The relentless Canadian

Nautyn McKay-Loescher

According to defensive ends coach Paul Randolph, to be a great defensive lineman requires heart, desire and an all-out effort. <br><br>If that is the standard, Nautyn McKay-Loescher is the prototype.

"I think his temperament and work habits could make him a great defensive lineman," Randolph said. "He only knows one speed, wide-open."

"The Chief" is a lethal 6-4, 248-pound speed rusher with a relatively lean build for a defensive end that belies his power and ferocity. His trademark pass rushing move is the quick spin, as he relies on his athleticism and smarts rather than brawn to evade blocks.

"He's extremely athletic for his size," Randolph said. "The biggest thing about him is his tenacity, it's unreal."

Nautyn McKay-Loescher lines up versus Central Florida.

"He's a very smart football player," defensive tackle coach Buddy Wyatt added. "He's got good hips to get around blockers and does it as well as anyone I've ever seen."

The Toronto, Canada native spent his early years playing football under the three-down Canadian rules, quietly gaining a reputation as the best pass rusher in a country known for its rabid passion for hockey and that other notable ice-bound sport: curling.

"Growing up I wasn't really interested in hockey," McKay-Loescher said. "Hockey players are bigger than I am."

McKay-Loescher was recruited by Alabama and ended up playing thousands of miles away from home in the heart of the South. But the only part of McKay-Loescher that required much adjusting was his stomach. "The biggest culture shock was the food," McKay-Loescher said. "It just was so much more spicy than what I was used to."

After playing in front of relatively sparse crowds in his home country, he was also not prepared for the near-religious zeal of the football following at Alabama. According to McKay-Loescher, high school football doesn't have the same following north of the border as it does in the Deep South.

"It was really a big shock to see that many people in the stadium," McKay-Loescher said of his first game at Bryant-Denny.

According to McKay-Loescher, graduated defensive end Kindal Moorehead was a powerful influence on him in his first year. The elder lineman took the young pass rusher under his wing, helping him learn the tricks of the trade of pass rushing.

McKay-Loescher played sparingly in his freshman campaign without a sack, but emerged in his sophomore year as a crucial part of the defensive line rotation as a situational pass rusher. In his second season, McKay-Loescher had three sacks along with 32 tackles, two of which were for loss.

In last year's A-Day game, he was voted the Dwight Stephenson Most Valuable Lineman after wreaking havoc with two tackles and a sack.

As a junior last season, McKay-Loescher totaled 4.5 sacks despite sharing playing time on a crowded defensive line depth chart. His sack total was good for fourth on the team. He started in seven of the 13 games he played in last season garnering 25 tackles, two for loss.

McKay-Loescher has set some lofty goals for himself in the upcoming season.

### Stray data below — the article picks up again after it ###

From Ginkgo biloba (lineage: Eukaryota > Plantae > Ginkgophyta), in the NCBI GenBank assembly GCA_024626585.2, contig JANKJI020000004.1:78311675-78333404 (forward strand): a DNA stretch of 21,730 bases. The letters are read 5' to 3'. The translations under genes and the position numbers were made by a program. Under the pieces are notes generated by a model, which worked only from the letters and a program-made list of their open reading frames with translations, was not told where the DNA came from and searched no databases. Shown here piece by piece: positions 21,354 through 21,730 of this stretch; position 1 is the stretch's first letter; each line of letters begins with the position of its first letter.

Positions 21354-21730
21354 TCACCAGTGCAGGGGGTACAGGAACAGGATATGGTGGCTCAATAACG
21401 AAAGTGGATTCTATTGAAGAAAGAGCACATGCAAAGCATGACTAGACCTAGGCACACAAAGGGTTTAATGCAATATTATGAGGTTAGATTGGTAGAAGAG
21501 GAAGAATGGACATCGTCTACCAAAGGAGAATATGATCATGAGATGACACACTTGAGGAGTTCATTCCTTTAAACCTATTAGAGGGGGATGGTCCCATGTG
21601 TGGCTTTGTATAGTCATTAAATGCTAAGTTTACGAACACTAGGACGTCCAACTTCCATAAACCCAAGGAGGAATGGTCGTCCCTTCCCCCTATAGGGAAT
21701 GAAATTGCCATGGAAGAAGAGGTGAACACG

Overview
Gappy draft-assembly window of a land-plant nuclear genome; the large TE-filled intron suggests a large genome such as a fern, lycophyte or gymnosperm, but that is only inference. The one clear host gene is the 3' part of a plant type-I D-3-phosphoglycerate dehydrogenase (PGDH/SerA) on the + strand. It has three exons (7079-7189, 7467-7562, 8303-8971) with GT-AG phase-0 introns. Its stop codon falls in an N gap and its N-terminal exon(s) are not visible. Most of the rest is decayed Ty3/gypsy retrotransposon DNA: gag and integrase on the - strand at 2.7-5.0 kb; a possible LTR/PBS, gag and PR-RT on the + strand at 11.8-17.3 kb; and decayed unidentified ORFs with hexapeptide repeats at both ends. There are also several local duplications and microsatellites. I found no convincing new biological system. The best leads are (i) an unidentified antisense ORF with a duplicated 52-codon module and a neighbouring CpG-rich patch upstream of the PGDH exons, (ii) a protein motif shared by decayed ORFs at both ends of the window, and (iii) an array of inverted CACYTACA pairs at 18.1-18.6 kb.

According to McKay-Loescher, he intends to double two key stats for a defensive end, sacks and tackles for loss to again give the Tide a pair of nine-plus sack performers on the edge. Last season, Moorehead got nine sacks with Antwan Odom leading the team with 10, both from the end position.

Alabama is counting on McKay-Loescher to anchor one side of its defensive line.

"I think he's very capable of doubling his sack and his tackle for loss total," Randolph said. "It would make it very hard to cheat and put two guys on Antwan because Nautyn would hurt you on the other side."

McKay-Loescher has modeled his game on one of the NFL's finest speed rushers, Simeon Rice of the Tampa Buccaneers, known for his boundless energy and relentless pursuit. "He just doesn't care," McKay-Loescher said. "He's so fearless and relentless."

In his four years at the Capstone, McKay-Loescher has been through three coaching staffs and gone from a young man thousands of miles away from home to a respected veteran looked up to by his teammates on the defensive line. "I just want to become leader and lead by example," McKay-Loescher said.

During the just completed spring training, both Odom and McKay-Loescher missed extensive practice time, Odom with a concussion and McKay-Loescher fighting off a nasty case of the flu that then turned into mononucleosis.

Their absence showed head coach Mike Price how important they are to the Tide defense. "It's really hurt us not having those two guys," Price said. "Their coming back will really help us."

NOTE: Due to his bout with mononucleosis, McKay-Loescher was forced to withdraw from school prior to the end of spring semester. He plans on reentering The University for the interim summer term. He will petition the NCAA for a hardship waiver from the normal degree-progress rules, based on illness. Nothing is certain until the committee rules on the appeal, but the Tide academic staff believes McKay-Loescher should receive the waiver and be eligible for the 2003 season.

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